English edit

Etymology 1 edit

From uncle +‎ -y or uncle +‎ -ly.

Adjective edit

uncley (comparative more uncley, superlative most uncley)

  1. Characteristic of an uncle; avuncular
    • 1946, Cyril Connolly, Horizon, volumes 13-14, page 42:
      Those events were memorable but they were memories only, misted and vague as the uncley sort of God one heard stories about in Sunday School.
    • 1969, Stanley Dehlet Mayer, Fantasy, volumes 6-7:
      I looked at him. There was nothing uncley about that look.
    • 2015, Catherine Therese, The Weight of Silence:
      In another way and this may be where I started believing this helpless character I'd imagined actually existed to the point that I wondered if he was uncley enough, if maybe I could get him and have something better than the flight plans that she wanted.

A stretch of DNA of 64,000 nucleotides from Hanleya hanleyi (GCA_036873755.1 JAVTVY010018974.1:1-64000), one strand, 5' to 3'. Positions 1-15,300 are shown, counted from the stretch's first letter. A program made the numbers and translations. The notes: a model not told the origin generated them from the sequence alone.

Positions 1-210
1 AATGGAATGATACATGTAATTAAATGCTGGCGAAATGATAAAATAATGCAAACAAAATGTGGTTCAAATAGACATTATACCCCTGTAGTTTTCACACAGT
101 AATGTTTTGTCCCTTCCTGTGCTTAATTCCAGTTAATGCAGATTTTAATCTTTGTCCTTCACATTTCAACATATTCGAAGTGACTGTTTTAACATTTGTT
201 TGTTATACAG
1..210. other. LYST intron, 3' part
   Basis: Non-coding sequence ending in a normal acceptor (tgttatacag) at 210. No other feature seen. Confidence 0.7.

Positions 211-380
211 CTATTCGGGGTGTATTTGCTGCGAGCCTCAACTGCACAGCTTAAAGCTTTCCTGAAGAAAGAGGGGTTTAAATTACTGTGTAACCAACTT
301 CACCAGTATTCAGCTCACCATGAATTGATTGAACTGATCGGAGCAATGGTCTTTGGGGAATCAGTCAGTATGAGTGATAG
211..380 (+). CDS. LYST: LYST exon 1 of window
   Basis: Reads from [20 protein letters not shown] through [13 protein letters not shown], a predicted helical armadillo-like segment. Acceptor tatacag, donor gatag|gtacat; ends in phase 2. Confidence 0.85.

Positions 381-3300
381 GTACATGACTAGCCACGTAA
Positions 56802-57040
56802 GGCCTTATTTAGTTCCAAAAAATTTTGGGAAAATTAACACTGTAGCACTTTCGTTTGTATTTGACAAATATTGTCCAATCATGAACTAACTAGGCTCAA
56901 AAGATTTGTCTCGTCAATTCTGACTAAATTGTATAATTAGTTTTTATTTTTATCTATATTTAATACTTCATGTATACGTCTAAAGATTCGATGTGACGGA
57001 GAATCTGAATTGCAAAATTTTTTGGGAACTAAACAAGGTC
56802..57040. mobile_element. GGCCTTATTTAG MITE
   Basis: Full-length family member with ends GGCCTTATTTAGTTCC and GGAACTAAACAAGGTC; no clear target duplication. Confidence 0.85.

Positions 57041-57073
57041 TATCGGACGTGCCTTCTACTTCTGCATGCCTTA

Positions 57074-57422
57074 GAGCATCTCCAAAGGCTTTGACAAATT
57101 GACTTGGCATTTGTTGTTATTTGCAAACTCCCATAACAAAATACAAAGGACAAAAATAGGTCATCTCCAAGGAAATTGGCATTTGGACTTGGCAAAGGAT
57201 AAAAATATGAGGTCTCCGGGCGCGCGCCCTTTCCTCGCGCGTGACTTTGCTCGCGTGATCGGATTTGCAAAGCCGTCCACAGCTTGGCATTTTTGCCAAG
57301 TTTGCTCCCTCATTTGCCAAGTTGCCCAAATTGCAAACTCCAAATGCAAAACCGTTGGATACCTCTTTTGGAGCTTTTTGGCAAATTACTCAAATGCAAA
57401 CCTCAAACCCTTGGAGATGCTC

Etymology 2 edit

From uncle +‎ -y (diminutive ending).

Alternative forms edit

Noun edit

uncley (plural uncleys)

  1. Familiar or endearing form of uncle
    • 2015, Murray W. Nabors, The Adventures of Terrence the Tabby Cat:
      Paint nursery, Write regularly in Baby's Book, let aunties and unclies know.
Translations edit